Ultra-high-net-worth individuals by country, 2011
James Davies, Rodrigo Lluberas and Anthony Shomocks, Credit Suisse Global Wealth Databook, 2011 The tax plan passed by Senate Democrats on Wednesday isn't really about taxing the rich; it's about taxing the megarich. As Timothy Noah has explained in The New Republic, the plan would actually reduce taxes on a lot of fairly rich people by renewing the (supposedly temporary) Bush-era tax cuts for everyone except those who make more than $250,000 a year. Even then, Democrats are only proposing a higher marginal tax rate, which means that even people raking in far more than $250,000 will still pay lower taxes on their first quarter million in annual earnings. Crunch the numbers, and it turns out that the biggest losers under the Senate plan are couples who earn more than $1 million a year—mostly multimillionaires and billionaires.
While the Senate tax plan could certainly go further in taxing the rich, focusing on the megawealthy makes sense considering how much of our economy is now controlled by them. According to the Internal Revenue Service, there are 66,000 taxpayers who individually control $20 million or more in assets, and all these people put together are worth $4 trillion—more than the net worth of the majority of the US population.
The investment bank Credit Suisse, for its part, classifies "ultra high net worth individuals" as people with at least $50 million in assets—and according to the bank's 2011 Global Wealth Databook, more of these UNHWIs live in the United States than anywhere else in the world (see chart above).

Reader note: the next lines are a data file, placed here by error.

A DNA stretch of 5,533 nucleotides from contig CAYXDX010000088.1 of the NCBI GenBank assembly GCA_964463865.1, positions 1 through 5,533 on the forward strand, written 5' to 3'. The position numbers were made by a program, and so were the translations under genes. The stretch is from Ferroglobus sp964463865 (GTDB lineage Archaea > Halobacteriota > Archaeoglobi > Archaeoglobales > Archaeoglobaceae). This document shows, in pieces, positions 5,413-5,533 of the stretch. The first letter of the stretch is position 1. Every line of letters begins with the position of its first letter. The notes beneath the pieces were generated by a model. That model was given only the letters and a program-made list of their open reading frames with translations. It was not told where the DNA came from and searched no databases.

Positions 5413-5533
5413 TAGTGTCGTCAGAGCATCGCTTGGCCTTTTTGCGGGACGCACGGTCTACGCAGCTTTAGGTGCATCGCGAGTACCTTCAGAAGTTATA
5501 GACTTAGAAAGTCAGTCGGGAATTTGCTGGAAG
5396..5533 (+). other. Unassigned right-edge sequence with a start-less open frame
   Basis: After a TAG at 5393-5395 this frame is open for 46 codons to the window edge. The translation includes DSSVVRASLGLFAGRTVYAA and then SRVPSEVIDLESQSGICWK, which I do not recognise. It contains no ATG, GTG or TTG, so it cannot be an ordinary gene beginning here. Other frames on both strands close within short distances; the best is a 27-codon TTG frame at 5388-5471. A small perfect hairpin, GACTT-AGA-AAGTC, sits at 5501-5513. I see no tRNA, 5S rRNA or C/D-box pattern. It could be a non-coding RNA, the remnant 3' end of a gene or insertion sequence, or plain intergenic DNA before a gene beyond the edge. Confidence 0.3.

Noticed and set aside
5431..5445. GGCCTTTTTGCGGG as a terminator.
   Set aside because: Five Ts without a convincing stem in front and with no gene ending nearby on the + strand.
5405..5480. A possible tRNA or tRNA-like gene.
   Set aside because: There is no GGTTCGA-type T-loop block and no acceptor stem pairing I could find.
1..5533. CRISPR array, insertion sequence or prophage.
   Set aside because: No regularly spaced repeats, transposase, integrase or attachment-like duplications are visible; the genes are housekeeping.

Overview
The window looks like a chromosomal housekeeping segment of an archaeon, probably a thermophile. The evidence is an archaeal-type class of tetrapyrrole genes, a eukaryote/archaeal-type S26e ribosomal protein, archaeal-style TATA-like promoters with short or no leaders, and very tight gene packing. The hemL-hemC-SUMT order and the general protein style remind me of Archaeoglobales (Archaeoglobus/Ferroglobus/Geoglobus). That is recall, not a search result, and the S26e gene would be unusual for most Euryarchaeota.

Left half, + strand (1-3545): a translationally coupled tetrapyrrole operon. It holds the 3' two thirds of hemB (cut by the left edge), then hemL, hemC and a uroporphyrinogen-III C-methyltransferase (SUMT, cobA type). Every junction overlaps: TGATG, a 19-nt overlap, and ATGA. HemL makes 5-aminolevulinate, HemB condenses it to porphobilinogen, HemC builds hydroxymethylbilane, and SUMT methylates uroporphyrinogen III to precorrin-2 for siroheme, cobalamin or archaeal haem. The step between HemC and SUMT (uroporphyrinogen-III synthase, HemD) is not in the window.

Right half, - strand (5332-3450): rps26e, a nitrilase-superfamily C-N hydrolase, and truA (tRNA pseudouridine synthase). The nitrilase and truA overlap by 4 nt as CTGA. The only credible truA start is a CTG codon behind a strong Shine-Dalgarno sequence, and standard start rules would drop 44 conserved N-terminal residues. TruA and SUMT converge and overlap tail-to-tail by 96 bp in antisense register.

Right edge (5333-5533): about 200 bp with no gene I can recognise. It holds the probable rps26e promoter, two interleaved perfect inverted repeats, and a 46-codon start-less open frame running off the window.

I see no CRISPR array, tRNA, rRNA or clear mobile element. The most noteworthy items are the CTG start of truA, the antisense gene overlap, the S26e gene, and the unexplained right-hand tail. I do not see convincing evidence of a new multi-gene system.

So perhaps America has lots of multimillionaires because it's a prosperous country? That's certainly a factor—but not the only one. Compared to the superrich in the six other countries with the most multimillionaires, American tycoons grab a disproportionately large share of the economic pie:
Percent of Income Earned by Top 0.1% of Taxpayers
Source: The Paris School of Economics World Top Incomes Database (missing years reflect lack of current data)
Yet despite raking in such a large share of the national income, our nation's über-wealthy pay very little in taxes by global standards:
Top Income Tax Rates in the 6 Countries With the Most Ultra-High-Net-Worth Citizens
Global Finance Magazine, 2009
But don't higher tax rates at the top slow economic growth? Apparently not, considering the growth rates of our tax-happy competitors.
Change in Gross Domestic Product, 2011
CIA World Factbook
So why hasn't Congress already raised taxes on the rich? Perhaps because the superwealthy have raised a lot more political money than the rest of us.
- Percent of donations to super-PACs this year that come from just 196 Americans: 80
- Amount the Koch brothers and their foundations plan to spend to defeat Obama: $395 million
- Total money raised by John McCain's 2008 presidential campaign: $384 million
- Number of billionaires who've made donations to Mitt Romney's super-PAC, Restore Our Future: 32
- Percentage of Americans who give more than $10,000 in any election cycle: 0.01
READ MORE: 4 Ways That Democrats Want to Cut Taxes on The Rich
Front page image: Alex E. Proimos/Flickr